Our ancestors got high


Smoking weed is an older pastime than you might think. That’s according to research published June 12 in Science Advances that analyzed archeological findings from the mountainous Pamir region in Central Asia.

Ten wooden braziers (bowl-like burning vessels) with rocks that had burning traces on them were exhumed from eight tombs in the 2,500-year-old Jirzankal Cemetery.

Scientists led by a team from the Chinese Academy of Sciences extracted organic material from the braziers and some stones and, using a process called gas chromatography–mass spectrometry, found traces of cannabis on the materials. They cross-referenced those findings with ancient cannabis from around the same time, and then tested the outside of the smoking vessels to confirm that cannabis was only burned inside the vessel.

Scientists thus concluded that cannabis plants were burned for various purposes by placing hot stones in the braziers.

The researchers also took note of the kinds of cannabis our ancestors were smoking in the mountains. By looking at CBD and CBN levels — CBN is what THC turns into when exposed to air, light or heat — researchers found the artifacts contained mostly CBN, indicating that the cannabis burned inside them so many millennia ago likely had higher THC levels than wild varieties.

The CBN/THC levels were higher than the ancient cannabis sample the researchers were using as a cross-reference, so they surmised that the community of pot smokers back then may have developed higher-THC strains through selective breeding and domestication of the plant.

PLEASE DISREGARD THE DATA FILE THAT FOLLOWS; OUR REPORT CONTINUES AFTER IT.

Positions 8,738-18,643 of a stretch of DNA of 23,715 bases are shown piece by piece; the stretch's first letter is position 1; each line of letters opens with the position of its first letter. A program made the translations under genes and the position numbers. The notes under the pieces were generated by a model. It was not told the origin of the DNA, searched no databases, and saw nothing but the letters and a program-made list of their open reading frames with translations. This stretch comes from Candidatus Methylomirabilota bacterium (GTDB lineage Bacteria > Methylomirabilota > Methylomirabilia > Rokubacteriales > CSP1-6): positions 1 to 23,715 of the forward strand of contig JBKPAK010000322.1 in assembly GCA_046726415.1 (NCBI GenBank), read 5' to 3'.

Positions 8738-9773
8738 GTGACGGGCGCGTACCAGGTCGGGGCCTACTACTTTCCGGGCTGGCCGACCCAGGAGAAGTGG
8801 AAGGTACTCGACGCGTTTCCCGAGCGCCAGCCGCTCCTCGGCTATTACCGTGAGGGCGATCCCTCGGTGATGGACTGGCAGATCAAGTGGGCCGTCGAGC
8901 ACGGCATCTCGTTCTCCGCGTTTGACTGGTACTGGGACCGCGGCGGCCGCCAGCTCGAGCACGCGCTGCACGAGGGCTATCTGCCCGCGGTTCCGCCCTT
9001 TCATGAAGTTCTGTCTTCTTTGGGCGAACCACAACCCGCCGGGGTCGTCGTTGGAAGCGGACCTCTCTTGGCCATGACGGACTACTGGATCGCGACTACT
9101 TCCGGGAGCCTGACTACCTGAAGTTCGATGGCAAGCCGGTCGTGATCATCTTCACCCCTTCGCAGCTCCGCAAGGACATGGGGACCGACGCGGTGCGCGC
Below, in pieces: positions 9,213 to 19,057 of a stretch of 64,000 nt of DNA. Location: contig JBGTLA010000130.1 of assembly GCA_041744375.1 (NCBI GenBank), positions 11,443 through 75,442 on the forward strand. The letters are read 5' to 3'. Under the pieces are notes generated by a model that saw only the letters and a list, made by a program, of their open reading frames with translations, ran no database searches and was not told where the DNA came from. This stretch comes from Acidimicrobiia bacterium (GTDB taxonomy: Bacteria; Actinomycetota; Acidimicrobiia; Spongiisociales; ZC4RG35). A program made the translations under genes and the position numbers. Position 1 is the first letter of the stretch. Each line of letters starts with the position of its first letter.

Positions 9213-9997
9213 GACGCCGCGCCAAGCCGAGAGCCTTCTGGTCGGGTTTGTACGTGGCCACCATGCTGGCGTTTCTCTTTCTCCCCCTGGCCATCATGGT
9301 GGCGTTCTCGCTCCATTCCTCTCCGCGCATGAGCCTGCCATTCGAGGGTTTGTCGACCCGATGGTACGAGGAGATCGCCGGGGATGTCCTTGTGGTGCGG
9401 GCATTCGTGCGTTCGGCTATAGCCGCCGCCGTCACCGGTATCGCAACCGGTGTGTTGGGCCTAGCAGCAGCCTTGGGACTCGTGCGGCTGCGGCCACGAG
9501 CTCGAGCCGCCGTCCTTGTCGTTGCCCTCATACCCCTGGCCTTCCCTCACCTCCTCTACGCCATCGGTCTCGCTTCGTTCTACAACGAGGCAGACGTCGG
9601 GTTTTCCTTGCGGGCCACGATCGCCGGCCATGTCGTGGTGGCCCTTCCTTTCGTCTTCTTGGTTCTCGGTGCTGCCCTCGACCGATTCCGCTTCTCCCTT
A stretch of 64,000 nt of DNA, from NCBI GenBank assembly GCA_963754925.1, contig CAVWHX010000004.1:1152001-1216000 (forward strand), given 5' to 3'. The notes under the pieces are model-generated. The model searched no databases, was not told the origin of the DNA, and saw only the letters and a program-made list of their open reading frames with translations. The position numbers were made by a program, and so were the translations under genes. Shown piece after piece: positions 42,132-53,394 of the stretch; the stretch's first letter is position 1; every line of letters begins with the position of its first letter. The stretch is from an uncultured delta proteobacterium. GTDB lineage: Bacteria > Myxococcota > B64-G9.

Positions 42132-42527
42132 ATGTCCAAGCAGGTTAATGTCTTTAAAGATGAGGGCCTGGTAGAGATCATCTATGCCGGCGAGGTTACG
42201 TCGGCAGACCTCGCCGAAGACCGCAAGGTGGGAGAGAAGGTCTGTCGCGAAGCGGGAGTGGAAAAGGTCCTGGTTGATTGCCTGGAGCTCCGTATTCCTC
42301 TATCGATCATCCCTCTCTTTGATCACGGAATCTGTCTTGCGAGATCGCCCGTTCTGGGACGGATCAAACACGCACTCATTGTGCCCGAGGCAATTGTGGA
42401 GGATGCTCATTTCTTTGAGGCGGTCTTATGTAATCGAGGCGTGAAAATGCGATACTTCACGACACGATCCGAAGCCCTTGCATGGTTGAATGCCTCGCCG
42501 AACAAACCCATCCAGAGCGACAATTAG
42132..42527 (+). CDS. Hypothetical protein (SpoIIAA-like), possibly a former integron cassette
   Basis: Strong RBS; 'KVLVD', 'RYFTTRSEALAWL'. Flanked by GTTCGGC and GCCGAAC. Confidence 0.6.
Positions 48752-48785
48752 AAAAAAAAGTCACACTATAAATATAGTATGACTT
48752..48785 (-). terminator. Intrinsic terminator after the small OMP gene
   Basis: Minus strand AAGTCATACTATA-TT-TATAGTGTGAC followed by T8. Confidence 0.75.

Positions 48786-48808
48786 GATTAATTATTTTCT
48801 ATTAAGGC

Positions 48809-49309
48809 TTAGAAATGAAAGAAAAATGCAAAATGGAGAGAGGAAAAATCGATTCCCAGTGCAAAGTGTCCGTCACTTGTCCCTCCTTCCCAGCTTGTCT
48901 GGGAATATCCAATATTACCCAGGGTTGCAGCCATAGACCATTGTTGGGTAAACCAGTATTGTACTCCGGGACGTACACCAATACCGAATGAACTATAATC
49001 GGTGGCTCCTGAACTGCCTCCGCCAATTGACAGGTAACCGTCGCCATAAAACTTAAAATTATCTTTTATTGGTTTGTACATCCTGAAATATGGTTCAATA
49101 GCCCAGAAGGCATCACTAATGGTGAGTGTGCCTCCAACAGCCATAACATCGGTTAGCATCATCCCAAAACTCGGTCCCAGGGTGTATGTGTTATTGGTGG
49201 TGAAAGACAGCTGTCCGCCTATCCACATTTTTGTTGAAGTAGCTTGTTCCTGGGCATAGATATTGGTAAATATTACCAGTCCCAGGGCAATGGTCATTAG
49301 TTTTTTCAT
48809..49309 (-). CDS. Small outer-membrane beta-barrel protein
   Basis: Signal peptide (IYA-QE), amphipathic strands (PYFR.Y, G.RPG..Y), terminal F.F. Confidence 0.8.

But before we paint too rosy a picture, take note of what the researchers also found:

“The preliminary results of the human bone analysis at the Jirzankal Cemetery show perforations in some skulls and signs of fatal cuts and breaks in several bones; the excavators interpret these as signs of human sacrifice. While further research is needed to verify these assumptions, it is possible that a complex set of religious practices occurred at these sites in the first millennium BCE. Other artifacts in the tombs suggest ritual practices — for example, the presence of an angular harp, an important musical instrument in ancient funerals and sacrificial ceremonies. In addition, many of the artifacts from these tombs have clear burn marks on them. We can start to piece together an image of funerary rites that included flames, rhythmic music, and hallucinogenic smoke, all intended to guide people into an altered state of mind.”

Well then.

At the very least, after referencing these findings with other cannabis-related artifacts from around that time, researchers suggested that the time period between the fifth and first centuries BCE was a time when cannabis consumption migrated from ritualistic use by those in power to more recreational, medicinal and ritualistic use by the common people.

And that’s pretty cool.